American, died 1806

Bombé Chest of Drawers

Date: 1770 - 1775

The voluptuous form of this chest of drawers ranks it as the most extravagant type of case furniture made in America during the 1700s. More than two hundred years later, the few examples that survive are highly prized and represent one of colonial America’s greatest artistic accomplishments. Distinguished by bulging lower sides and front, the form is commonly called bombé, deriving from the French verb bomber, meaning “to swell.” In the 1700s Americans described the design as “swelled,” while the English used the words “ogee” or “commode.”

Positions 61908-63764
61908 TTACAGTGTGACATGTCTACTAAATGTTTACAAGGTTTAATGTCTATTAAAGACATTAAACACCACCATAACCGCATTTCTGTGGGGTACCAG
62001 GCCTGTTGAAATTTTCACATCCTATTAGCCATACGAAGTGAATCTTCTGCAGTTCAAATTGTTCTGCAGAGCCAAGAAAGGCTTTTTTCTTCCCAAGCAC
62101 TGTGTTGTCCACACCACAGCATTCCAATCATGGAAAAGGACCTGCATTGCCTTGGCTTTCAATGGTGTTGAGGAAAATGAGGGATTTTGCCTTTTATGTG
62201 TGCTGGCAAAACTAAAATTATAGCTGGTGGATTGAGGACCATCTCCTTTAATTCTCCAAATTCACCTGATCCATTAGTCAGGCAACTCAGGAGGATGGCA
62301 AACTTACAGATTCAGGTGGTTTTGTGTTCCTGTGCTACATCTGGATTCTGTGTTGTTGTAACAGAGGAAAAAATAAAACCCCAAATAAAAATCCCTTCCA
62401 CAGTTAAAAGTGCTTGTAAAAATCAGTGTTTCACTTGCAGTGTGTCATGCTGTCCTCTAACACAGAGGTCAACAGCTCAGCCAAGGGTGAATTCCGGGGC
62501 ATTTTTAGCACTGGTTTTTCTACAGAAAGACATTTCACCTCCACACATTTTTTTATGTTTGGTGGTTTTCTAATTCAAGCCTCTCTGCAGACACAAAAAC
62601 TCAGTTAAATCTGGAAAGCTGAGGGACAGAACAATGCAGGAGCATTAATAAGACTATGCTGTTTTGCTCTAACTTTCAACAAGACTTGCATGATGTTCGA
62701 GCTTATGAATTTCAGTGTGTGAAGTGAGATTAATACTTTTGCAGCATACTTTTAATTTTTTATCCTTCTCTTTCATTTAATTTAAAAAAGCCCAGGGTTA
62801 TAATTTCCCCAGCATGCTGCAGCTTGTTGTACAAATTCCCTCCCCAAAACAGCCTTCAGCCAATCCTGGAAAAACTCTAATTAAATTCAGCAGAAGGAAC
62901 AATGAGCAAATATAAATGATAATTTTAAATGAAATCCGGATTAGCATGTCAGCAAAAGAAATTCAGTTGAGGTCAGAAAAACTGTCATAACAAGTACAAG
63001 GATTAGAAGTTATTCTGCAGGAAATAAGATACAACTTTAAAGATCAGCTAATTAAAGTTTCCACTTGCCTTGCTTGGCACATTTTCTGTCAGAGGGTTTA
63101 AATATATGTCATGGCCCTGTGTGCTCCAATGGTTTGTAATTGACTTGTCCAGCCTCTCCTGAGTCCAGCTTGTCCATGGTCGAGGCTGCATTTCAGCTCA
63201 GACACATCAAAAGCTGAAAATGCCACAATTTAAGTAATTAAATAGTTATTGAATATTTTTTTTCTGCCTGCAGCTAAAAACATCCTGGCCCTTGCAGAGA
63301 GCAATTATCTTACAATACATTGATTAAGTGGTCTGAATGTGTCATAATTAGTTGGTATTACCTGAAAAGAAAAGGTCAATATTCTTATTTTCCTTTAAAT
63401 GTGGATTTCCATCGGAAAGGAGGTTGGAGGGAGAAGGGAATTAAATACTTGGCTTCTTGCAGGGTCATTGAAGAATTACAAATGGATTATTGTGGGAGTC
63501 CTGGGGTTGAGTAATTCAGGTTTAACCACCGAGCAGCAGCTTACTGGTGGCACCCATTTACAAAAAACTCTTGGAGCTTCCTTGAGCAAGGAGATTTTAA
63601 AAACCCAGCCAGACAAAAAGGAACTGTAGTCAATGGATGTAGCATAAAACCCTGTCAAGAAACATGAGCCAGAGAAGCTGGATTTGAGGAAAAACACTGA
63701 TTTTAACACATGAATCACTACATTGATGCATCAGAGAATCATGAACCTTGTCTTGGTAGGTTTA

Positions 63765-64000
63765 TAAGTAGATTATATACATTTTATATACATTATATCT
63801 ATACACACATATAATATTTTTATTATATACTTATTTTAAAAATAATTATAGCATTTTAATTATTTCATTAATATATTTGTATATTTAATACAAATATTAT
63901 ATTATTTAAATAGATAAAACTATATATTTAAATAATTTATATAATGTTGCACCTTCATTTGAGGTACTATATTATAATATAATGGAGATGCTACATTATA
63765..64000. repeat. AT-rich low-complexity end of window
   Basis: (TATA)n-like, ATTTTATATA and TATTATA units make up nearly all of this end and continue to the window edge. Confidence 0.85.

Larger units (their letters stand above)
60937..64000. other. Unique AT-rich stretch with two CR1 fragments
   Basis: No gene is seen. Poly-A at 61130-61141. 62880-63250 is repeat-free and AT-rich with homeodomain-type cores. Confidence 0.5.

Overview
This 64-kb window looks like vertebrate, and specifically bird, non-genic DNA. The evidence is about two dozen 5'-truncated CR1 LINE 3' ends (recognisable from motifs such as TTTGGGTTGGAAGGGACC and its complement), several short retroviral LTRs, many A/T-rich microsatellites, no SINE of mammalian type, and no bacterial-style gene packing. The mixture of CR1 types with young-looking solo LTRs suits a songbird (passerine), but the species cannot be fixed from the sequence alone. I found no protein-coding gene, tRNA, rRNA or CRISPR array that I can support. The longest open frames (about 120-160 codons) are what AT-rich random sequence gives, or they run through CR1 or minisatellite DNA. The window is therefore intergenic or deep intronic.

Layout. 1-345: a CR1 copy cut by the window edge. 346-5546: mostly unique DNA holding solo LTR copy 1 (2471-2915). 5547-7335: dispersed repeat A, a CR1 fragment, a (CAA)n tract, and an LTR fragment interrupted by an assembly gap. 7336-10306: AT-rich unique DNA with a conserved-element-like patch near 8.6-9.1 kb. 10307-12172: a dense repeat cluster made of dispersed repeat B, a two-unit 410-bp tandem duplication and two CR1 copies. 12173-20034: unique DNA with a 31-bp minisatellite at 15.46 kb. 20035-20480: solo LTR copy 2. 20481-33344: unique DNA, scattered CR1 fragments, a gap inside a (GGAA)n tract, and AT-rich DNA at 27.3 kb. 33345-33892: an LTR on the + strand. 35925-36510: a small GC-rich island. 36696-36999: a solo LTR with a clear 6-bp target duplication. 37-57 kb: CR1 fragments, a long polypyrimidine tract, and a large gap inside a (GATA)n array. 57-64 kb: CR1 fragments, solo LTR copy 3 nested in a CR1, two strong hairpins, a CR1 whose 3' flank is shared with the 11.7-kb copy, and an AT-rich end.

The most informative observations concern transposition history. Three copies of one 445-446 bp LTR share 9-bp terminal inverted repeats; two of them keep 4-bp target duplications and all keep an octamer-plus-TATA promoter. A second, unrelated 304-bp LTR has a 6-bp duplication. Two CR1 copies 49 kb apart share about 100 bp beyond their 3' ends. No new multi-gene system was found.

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Medium: Mahogany, white pine, and brass

Dimensions: H: 31 5/8 x W: 38 1/4 x D: 21 1/8 in.

Place: Boston, Massachusetts

Accession: 1015

Collection: Julian Wood Glass Jr. Collection

Category: Furniture - American

Tags: Boston , Bombé , Chest

Purchased March 22, 1967 from Joe Kindig, Jr.